Then something is probably wrong and you need to take that kid to the doctor.

Also, what’s going on with them in general?

  • Like, are they gearing up for a growth spurt, or done with one? Are they gaining or losing teeth? What’s going on at school? What’s bothering them?

The natural default for children of all ages is to want to eat. If there is some interruption in that urge, it could be due to a variety of factors. This could be a good opportunity to problem-solve together.

Who knows? Maybe the answer is that you need to buy a new cookbook.

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On Chores: The Revenge

Howdy all! It’s time for my semi-annual update on chores.

I would like to remind you that this is only my family’s experience with trying out a system for chores, and that what worked (or didn’t work) for us may not apply to you. It’s a process.

If you look back at the earlier entries (which, by the way, automatically multiplies the value of this post!), you will see that my wife and I had decided to abandon the large whiteboard, with magnets representing each child that moved around the chores in age-appropriate fashion. We discovered that they liked to keep their own stable chores, so the next iteration was as follows:

“Instead of rotating chores, each child now had their own laminated sheet with a list of duties. They could mark them off as they went with a pen, or draw pictures around them, or pull them down and lose them under the sofa. Their choice!”

That was last year. Here’s how it has panned out.

They still like having their own lists. After choosing to lose them under the sofa several times, all four of my daughters have asked us to affix their list on a wall or door where they can see and/or notate it: the seven year-old has added “hug Mama.” I don’t know how that wasn’t in the first draft.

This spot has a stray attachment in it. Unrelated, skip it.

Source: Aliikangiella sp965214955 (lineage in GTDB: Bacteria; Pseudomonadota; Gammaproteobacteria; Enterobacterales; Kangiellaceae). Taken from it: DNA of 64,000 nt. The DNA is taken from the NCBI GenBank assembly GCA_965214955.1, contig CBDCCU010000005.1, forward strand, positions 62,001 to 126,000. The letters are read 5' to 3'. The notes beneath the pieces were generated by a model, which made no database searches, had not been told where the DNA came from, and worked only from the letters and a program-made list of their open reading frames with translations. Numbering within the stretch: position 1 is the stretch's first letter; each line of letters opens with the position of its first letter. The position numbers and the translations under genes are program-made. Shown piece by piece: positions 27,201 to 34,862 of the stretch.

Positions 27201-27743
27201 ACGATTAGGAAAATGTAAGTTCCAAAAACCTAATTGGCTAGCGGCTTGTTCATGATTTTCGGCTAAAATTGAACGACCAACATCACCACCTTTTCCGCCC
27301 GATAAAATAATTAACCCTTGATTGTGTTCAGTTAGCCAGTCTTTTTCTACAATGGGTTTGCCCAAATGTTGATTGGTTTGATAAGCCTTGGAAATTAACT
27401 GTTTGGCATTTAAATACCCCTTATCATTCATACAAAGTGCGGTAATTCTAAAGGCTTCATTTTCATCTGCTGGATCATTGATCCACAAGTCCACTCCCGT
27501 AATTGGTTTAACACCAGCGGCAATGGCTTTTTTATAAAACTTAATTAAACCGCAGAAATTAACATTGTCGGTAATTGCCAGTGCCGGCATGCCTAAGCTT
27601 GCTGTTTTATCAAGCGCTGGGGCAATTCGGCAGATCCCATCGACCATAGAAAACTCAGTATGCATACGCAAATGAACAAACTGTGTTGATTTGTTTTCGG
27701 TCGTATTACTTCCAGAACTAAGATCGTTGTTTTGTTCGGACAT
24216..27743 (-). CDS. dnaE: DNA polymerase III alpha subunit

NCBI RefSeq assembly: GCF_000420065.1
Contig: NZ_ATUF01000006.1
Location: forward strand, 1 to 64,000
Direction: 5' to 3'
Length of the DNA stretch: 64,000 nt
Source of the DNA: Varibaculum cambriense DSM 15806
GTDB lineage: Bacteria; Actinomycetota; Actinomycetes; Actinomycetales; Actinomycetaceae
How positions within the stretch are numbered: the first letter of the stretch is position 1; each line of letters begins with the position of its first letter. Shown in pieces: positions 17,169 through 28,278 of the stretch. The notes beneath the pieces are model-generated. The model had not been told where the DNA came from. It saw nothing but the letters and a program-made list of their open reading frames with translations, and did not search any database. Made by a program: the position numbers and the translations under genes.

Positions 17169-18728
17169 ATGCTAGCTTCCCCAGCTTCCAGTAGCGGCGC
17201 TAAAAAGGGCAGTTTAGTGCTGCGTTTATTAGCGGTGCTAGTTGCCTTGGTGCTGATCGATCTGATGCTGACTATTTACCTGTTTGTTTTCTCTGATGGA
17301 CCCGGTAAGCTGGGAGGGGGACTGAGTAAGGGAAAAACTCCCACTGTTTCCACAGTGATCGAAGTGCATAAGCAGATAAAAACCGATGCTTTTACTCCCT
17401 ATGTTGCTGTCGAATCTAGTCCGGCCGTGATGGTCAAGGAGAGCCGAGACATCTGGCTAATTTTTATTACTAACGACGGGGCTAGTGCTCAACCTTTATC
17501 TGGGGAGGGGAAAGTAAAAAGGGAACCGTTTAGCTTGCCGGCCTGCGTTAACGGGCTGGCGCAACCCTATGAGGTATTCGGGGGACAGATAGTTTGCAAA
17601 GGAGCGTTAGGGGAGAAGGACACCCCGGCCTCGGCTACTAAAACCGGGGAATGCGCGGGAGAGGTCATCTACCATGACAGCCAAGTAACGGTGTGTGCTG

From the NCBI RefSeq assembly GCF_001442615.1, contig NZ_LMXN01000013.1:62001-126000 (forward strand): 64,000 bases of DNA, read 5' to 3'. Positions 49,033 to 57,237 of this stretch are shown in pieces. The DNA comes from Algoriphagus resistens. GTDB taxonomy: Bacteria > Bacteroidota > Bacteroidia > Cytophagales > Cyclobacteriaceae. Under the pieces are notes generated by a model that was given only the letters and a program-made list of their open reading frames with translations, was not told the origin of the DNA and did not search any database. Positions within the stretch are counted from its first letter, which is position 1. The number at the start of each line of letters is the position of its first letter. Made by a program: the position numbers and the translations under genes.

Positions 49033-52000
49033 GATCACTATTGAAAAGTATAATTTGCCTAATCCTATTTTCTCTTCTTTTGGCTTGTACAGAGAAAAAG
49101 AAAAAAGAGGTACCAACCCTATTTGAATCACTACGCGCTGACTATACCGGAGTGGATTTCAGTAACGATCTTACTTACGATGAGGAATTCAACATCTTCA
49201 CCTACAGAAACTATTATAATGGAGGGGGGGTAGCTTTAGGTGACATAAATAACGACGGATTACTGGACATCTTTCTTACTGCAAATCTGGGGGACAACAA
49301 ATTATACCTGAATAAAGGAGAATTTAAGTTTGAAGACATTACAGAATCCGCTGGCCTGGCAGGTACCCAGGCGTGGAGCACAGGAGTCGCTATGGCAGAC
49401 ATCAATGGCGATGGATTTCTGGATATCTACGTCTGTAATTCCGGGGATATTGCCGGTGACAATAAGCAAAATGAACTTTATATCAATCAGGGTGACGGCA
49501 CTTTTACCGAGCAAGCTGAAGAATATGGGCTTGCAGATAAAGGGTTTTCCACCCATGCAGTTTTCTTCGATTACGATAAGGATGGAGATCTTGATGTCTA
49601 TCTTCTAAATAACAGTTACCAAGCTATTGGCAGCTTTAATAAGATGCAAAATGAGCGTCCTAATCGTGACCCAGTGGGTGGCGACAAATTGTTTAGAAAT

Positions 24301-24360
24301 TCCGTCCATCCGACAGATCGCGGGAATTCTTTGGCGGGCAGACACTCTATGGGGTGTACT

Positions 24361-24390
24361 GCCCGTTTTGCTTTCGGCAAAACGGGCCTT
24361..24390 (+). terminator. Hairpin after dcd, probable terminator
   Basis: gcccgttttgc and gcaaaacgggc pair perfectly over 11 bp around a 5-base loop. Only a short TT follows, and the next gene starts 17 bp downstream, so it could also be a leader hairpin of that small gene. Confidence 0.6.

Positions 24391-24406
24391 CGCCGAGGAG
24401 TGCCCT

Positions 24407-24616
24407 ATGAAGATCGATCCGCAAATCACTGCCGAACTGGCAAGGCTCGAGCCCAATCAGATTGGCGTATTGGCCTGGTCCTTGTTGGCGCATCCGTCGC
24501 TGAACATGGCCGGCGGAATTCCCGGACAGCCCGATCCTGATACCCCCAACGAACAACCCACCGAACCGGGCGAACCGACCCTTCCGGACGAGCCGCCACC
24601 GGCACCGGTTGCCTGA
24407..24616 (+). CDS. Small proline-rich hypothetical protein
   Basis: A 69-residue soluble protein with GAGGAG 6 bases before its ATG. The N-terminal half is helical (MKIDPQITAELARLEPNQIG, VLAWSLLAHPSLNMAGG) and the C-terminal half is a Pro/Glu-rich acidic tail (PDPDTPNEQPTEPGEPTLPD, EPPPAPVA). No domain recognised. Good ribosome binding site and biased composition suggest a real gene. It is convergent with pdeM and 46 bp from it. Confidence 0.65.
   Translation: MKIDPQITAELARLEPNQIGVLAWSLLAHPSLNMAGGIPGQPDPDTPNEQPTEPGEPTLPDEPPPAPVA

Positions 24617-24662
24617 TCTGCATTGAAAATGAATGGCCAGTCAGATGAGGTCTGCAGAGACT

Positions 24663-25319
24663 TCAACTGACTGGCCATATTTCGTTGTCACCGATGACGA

The seven year-old also can’t remember what’s on the list from day to day. Part of this, I think is the literacy bias, which posits that what is on the page is more important than what she perfectly well has in her motor memory by now (given that fully half of her chores consist of getting dressed and brushing her teeth and hair). Part of it is that she can’t actually read yet, so she has to check with someone every time she undertakes her chores.

Next time: pictures instead of words? That she can move from one side to the other with velcro? That sounds like a fabulous idea, but I will leave it to you crafty parents that I know are out there.

Anyway, there has been some revision of chores, and some elimination of redundancy. But for the most part, I think this system is working.

What works for you?

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Rough Patch

I don’t think I’ve mentioned this lately, but my wife Kyrie is super well trained in child development. We’re talking the whole gestalt ball of wax: Waldorf, Montessori, Charlotte Mason, the regular OSU kind. So when she tells me that what is going on with our youngest daughter is not an extraterrestrial brain-swap or demonic possession or something equally drastic, but just an expected shift in the child’s growth (known in Waldorf arcana as “the seven year change”), why then I believe her.

Never mind that we have seen nothing like this with her older sisters. The next one up went through a rough patch at around the same time (in fact, I covered it pretty thoroughly while it was happening). That one didn’t want to sleep without an adult in the room even though she had been doing so just fine for a couple of years now. My solution to that had been to 1.) shunt her younger sister into our bedroom and sleep in her bed, which required me to be quite a bit shorter than I actually am, or 2.) move the seven year-old into the grownup bed and take hers, thus allowing the younger one to continue sleeping. Neither particularly worked, and the whole operation was almost certainly prolonged by my accomodationist method.